It means the Father, Son and Spirit and the intertwining relationship between the three, but only one shape, One God. I don’t imagine this as a static shape, but more of a flow round the shape in both directions at the same time – a bit like blood flowing round the body in the circulatory system.
Eckhart speaks of the Trinity (and of the spiritual path) in terms of paradox – spoken yet unspoken, of breathing in and out at the same time. I don’t completely understand his ideas but this shape has come to mean a lot to me in recent years. It is central to me finding and articulating the “deepest desire of my soul”. It symbolizes my own personal trinity that I am part of – me, God, and others. I connect through God to others and others connect through God to me; God connects to others through me, and others connect to God through me. In other words, I find God in my relationships with others, and hopefully, others find God in me in their relationships with me.
The third shape in the mandala has come from the Alhambra in Spain and is Moorish in origin.
It means “the oneness of God”, but its triple aspect also suggest the Trinity to me. I think this shape is very beautiful, and it tessellates. This is how I saw it for the first time – as the design on the Alhambra wall. When it tessellates it suggests that God is everlasting – that He has no beginning and no end, alpha and omega.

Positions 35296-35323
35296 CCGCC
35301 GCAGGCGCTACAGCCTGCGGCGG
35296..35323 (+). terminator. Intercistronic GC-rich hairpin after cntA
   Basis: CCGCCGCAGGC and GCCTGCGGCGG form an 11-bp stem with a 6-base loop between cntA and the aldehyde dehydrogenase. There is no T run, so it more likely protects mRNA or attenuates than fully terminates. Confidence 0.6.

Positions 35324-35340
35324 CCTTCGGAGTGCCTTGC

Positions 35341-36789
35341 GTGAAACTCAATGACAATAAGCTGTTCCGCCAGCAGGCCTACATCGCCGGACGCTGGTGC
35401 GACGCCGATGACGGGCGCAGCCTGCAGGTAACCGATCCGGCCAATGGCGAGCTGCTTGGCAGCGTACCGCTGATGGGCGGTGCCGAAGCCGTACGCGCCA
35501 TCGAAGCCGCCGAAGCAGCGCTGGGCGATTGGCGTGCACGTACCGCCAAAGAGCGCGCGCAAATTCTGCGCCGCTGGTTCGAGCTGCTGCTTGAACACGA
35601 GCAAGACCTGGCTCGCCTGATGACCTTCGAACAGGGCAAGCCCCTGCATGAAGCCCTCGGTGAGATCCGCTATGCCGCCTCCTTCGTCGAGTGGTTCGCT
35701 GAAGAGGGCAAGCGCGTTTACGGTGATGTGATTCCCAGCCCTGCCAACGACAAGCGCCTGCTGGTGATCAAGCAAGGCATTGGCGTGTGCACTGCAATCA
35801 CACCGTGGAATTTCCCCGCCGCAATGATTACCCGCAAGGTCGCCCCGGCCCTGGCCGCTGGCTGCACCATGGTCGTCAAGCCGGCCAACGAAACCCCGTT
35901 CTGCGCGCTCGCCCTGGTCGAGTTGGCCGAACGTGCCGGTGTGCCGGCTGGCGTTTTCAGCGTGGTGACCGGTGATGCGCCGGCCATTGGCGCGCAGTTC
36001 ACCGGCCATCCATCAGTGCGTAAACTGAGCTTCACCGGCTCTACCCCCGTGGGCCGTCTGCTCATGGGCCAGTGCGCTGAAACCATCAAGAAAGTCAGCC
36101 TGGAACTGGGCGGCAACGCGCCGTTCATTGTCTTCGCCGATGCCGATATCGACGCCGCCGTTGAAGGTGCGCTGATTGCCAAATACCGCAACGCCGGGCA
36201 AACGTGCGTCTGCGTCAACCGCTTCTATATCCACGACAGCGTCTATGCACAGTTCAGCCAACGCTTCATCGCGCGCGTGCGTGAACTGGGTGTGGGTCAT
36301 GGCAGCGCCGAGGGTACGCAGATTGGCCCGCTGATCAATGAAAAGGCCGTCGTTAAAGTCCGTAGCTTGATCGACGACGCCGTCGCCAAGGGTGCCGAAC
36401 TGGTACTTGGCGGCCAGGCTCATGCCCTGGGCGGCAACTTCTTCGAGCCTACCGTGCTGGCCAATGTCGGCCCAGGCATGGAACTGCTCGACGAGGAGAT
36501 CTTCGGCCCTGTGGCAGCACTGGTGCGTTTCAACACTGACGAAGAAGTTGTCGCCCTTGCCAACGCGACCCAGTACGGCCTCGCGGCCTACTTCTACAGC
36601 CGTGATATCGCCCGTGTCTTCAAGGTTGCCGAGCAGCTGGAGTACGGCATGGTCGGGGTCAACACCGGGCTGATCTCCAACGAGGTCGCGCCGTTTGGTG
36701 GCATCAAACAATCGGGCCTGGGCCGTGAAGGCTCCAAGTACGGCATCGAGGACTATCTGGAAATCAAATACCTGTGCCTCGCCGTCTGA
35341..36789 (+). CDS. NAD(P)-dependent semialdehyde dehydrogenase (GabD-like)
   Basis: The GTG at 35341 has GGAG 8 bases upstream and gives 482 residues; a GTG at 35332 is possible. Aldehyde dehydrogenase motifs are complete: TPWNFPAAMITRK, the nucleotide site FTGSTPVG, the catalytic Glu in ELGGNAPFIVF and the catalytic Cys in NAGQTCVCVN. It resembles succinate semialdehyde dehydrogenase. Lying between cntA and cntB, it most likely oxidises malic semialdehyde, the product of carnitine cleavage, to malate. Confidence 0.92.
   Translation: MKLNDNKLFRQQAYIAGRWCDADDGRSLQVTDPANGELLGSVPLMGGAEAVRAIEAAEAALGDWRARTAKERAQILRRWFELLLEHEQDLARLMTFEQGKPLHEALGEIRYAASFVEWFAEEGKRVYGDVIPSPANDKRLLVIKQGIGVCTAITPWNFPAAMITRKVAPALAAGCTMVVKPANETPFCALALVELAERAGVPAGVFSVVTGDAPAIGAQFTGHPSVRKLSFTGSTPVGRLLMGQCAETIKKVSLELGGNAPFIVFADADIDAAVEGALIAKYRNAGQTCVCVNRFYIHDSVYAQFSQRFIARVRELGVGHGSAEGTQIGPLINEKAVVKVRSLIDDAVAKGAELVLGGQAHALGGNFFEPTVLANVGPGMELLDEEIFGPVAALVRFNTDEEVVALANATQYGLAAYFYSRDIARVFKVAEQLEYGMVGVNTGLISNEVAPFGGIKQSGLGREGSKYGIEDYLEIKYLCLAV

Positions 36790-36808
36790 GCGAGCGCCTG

Underlying the tessellating shape, there is a structure of equilateral triangles that fit together. More than this though, the same shape can emerge from a structure of overlapping circles, three, which connect to the other shapes and each produce the triquetra within the Alhambra shape. Underneath the apparently simple pattern created by the shape, there is a complex structure of triangles and circles, where the triquetra (trinity) is at the center.
So, the finished design is made from three symbols each suggesting aspects of God. All of the shapes are composed of triangles and circles – a single shape with three aspects and another which suggests wholeness, perfection, no beginning and no end. Although the design is relatively simple, there is a complex structure of these shapes underlying the pattern. The large circle itself “mandala” means “the universe”, or everything, or all things. So the mandala itself means “God in All Things”.